Which makes it especially good for HS students. Elementary organic chemistry (aldol reactions, etc.) can be taken at the high school level, at the same time AP Bio teachers are making you memorise all the different organic acids and keto/hydroxy-acids in the citric acid cycle.

If orgo was actually taught in HS, then a lot of AP bio would actually make sense, e.g. in glycolysis you phosphorylate this alcohol so you can turn it into a pyrophosphate an activated leaving group and make the attached carbon an electrophile for C-C bond formation. That makes so much sense now!

So much of physics should be taught concurrently with chemistry, and vice versa. (Which is why I hate the block system.) I must say the concept of effective nuclear charge, which is easily relatable to physics, made more sense than the arbitrary octet rule ever did. I remember my HS chemistry treating electron shielding like some sort of advanced, esoteric concept we should avoid, when in fact it explained everything.

I'll go so far as to say that I didn't really learn anything in HS chemistry. No, not even in Singapore (well I left before sec 3, so it was grouped together with 'physical science', separate from 'life science'.)

Why is resonance left to college (or the AP level?) for example? That's where I'm REALLY MAD at my HS chemistry teacher. It's a simple concept that should be taught early on.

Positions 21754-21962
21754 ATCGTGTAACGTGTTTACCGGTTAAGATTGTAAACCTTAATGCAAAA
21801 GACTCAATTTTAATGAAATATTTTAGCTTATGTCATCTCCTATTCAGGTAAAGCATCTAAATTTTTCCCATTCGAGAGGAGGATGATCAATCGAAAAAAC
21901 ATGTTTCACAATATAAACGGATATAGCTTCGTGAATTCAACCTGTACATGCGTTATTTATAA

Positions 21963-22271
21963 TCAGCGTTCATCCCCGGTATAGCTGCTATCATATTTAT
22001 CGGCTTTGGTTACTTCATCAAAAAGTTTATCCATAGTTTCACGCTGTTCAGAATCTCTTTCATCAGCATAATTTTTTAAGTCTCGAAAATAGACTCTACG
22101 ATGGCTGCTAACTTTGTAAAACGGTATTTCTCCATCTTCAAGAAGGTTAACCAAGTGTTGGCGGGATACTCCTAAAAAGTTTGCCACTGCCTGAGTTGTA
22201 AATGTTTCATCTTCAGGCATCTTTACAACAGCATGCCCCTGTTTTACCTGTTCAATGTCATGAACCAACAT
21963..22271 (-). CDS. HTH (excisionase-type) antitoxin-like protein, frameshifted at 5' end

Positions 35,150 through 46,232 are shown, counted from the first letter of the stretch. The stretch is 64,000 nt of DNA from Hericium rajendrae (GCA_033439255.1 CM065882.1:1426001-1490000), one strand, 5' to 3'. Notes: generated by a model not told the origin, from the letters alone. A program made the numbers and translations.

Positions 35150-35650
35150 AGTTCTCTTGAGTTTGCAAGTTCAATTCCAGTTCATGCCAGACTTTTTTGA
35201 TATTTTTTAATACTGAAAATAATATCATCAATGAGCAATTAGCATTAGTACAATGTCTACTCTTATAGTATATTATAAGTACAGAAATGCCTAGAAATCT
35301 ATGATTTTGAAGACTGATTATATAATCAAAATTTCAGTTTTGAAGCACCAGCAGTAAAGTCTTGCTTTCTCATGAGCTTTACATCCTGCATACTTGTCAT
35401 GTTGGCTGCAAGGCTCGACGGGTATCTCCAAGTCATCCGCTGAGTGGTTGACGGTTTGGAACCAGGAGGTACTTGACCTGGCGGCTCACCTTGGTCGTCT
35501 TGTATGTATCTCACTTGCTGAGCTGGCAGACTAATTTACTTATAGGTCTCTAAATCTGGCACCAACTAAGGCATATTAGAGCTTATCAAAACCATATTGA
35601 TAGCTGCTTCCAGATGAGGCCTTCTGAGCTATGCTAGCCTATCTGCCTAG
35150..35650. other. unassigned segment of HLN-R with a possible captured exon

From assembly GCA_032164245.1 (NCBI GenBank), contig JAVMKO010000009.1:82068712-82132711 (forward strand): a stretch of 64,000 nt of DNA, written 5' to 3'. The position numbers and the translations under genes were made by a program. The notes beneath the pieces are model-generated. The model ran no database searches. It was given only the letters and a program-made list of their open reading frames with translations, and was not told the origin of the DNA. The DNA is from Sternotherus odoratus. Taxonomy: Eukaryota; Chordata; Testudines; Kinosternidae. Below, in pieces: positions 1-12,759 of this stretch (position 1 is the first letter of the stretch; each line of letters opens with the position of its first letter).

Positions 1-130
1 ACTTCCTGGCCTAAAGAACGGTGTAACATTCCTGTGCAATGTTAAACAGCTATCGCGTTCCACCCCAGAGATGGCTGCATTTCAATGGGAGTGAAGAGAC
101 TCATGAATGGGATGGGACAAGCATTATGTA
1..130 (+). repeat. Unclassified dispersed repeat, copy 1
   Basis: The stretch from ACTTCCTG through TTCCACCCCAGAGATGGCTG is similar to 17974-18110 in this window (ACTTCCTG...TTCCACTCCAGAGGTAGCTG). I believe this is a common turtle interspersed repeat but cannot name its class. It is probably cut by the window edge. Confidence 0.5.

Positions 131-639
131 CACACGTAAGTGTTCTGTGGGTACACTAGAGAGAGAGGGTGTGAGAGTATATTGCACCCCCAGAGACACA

ChemProf said...

Well, of the sciences, I'd say high school chemistry is usually the worst taught, which may be what you are noting. I did learn about resonance in high school, but I had one of the last chemists who taught chemistry. I will also admit that my placement test for chem is half chem and half math -- if you have strong math skills, I really don't care if you had high school chem or not.

I'm not sure I'd say that effective nuclear charge (which is a useful concept) is that related to high school physics as usually taught, though, since often that's mostly a course in kinematics. I also think you are running into a common experience of looking back and seeing early concepts as simpler than they are when they are new. For various reasons, I have a student in second semester gen chem who hasn't had first semester. Her friends told her it would be no problem, that they hadn't needed first semester material when they were in second semester. She is finding that they are wrong, and is doing okay but really working hard.

le radical galoisien said...

Well my HS physics class (and later AP had a lot of E&M in it, and things like charge cancellation and dipoles. Then you have things like Gauss' law, that is, if you're outside the enclosed surface (the nucleus + kernel) you will only "see" the total enclosed charge (so sodium only sees +1), but if you're within the "surface" (e.g. the octet) the other charges can't screen you as effectively.

And it extends so well molecularly. You can combine it with an MO perspective.
Carbonyl sigma and pi electrons both see a combination of +4 and +6, but their differing geometries makes for some interesting chemistry and bond strengths.

le radical galoisien said...

I really should say sodium's valence electron sees only +1, but yeah.